In our recent article, we discussed 10 Common questions on Trademark Enforcement in Brazil.
In this post, we look at some further procedural considerations you should keep in mind in terms of Brazilian infringement actions, including the types of defences available, the type of remedies that may be sought, and the options for appeal after a first instance decision.
What Defences are available in infringement actions?
The defendant may argue a wide variety of defences, such as: that the sign does not meet the trademark function; the parties are non-competitors; there are prior existing similar or identical marks being used in the same market segment; the mark lacks intrinsic distinctiveness and therefore should endure coexistence; continued use or prior use of the mark in good faith and without opposition from the titleholder; and prior existing rights over the same sign, among others.
Most importantly, and whenever applicable, the defendant must provide evidence that there is no risk of confusion and/or undue association between the marks. Besides the above possible defences, according to the Brazilian IP Law, the trademark owner may not:
(i) prevent merchants or distributors from using their own distinctive signs together with the mark that identifies the product, in its promotion and marketing;
(ii) prevent manufacturers of accessories from using the trademark to indicate the destination of the goods, provided that fair competition practices are followed; prevent free circulation of a product placed on the domestic market by the owner or by another party with the owner’s consent; or prevent reference to the trademark in a speech, scientific or literary work or any other publication, provided that this is done with no commercial deception and without detriment to the distinctive character of the trademark. In all such cases, the use of the mark is legitimate and justifiable.
What grounds of defence can be raised in addition to non-infringement?
Procedural flaws may be raised in addition to non-infringement arguments, as well as the arguable nullity of the mark (e.g., where the trademark is evidently descriptive and/or does not meet the trademark function).
What remedies are available for trademark infringement?
A wide variety of remedies are available for trademark infringement in both the civil and criminal spheres. In the civil sphere, the most common are: search and seizure of goods; damages (redress of both moral and material damages); ex-parte injunctions with the broadest possible scope (e.g. change of trade dress; replacement of labels; and withdrawal of websites, among others); and monetary penalties for non-compliance with injunctions. In the criminal sphere, it is possible to seek search and seizure orders and the destruction of counterfeit goods, among other measures.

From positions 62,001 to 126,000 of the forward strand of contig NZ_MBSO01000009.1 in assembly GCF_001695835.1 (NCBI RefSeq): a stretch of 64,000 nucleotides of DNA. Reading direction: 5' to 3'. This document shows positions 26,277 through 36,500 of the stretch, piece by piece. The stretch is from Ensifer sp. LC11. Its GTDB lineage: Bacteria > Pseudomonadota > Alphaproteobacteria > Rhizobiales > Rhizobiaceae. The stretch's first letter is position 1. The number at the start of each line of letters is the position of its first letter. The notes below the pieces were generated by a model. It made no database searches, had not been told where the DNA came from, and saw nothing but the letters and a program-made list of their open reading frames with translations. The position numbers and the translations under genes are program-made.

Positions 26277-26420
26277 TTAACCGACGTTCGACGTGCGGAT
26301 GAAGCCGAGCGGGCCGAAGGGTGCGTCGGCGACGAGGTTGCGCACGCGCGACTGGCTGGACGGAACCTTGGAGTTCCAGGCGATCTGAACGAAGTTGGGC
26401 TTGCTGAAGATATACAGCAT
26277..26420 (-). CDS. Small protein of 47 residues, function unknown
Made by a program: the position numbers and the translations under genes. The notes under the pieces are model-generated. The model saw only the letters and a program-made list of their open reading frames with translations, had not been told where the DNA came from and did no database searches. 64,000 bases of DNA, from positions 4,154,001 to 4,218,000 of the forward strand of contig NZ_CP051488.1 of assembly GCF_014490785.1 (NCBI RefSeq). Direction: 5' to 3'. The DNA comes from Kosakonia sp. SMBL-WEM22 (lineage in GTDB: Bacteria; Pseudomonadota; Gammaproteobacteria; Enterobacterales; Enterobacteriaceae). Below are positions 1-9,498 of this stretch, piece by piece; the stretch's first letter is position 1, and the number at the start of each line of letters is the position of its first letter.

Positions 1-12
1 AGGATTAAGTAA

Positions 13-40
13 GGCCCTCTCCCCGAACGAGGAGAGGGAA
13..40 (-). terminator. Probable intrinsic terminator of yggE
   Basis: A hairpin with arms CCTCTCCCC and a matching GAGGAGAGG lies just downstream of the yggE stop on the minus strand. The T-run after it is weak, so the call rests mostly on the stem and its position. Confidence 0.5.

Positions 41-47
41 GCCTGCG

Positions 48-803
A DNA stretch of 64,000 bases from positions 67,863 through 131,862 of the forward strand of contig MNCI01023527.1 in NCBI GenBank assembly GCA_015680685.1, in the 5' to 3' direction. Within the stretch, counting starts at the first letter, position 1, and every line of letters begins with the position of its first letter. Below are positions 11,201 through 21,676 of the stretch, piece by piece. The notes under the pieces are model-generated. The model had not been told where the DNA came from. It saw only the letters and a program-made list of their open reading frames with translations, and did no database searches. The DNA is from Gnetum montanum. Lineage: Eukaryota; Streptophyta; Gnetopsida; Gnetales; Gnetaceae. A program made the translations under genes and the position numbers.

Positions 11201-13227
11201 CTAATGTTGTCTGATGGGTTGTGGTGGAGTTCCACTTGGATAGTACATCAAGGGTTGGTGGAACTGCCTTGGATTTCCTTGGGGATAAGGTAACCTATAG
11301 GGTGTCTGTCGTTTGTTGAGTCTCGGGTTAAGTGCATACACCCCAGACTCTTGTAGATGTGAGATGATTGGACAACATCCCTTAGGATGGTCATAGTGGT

Are costs recoverable from the losing party and, if so, how are they determined and what proportion of the costs can usually be recovered?
Usually the plaintiff advances court fees (and expert fees, whenever the court determines an expert opinion). If the plaintiff wins the lawsuit, then it will be entitled to full recovery of the court fees. If the plaintiff partially wins, it may recover half of the court fees advanced at the beginning of the lawsuit.
Attorneys’ contractual fees are not recoverable, though the court sets an amount for attorneys’ fees based on the value given to the lawsuit by the plaintiff (this may vary from 10% to 20% of the value given to the lawsuit). The winner must file a request to the court in order to recover the costs.
What is the right of appeal against a first instance judgment and is it only on a point of law?
The losing party may appeal to the Appellate Court, bringing into light all factual and legal matters discussed in the decision. The decision handed down by the Appellate Court, in turn, may also be appealed, but at this stage only regarding matters of law (where an appeal is filed to the Superior Court of Justice), or constitutional questions (where an appeal is filed to the Supreme Court).
Other secondary appeals may be filed throughout the prosecution of the case, but with a limited and/or specific scope.
In what circumstances can new evidence be added at the appeal stage?
As a rule, it is not possible to bring new evidence at the appeal stage. However, the current Code of Civil Procedure sets forth that new facts may be raised after the decision on the merits if, due to their serious and objective nature, at the time the fact took place they were not made available to the party.
In the same manner, facts that, due to an existing obstacle, were not accessible to the lawyer or made available to the trial judge at the time they took place may be submitted as new evidence.
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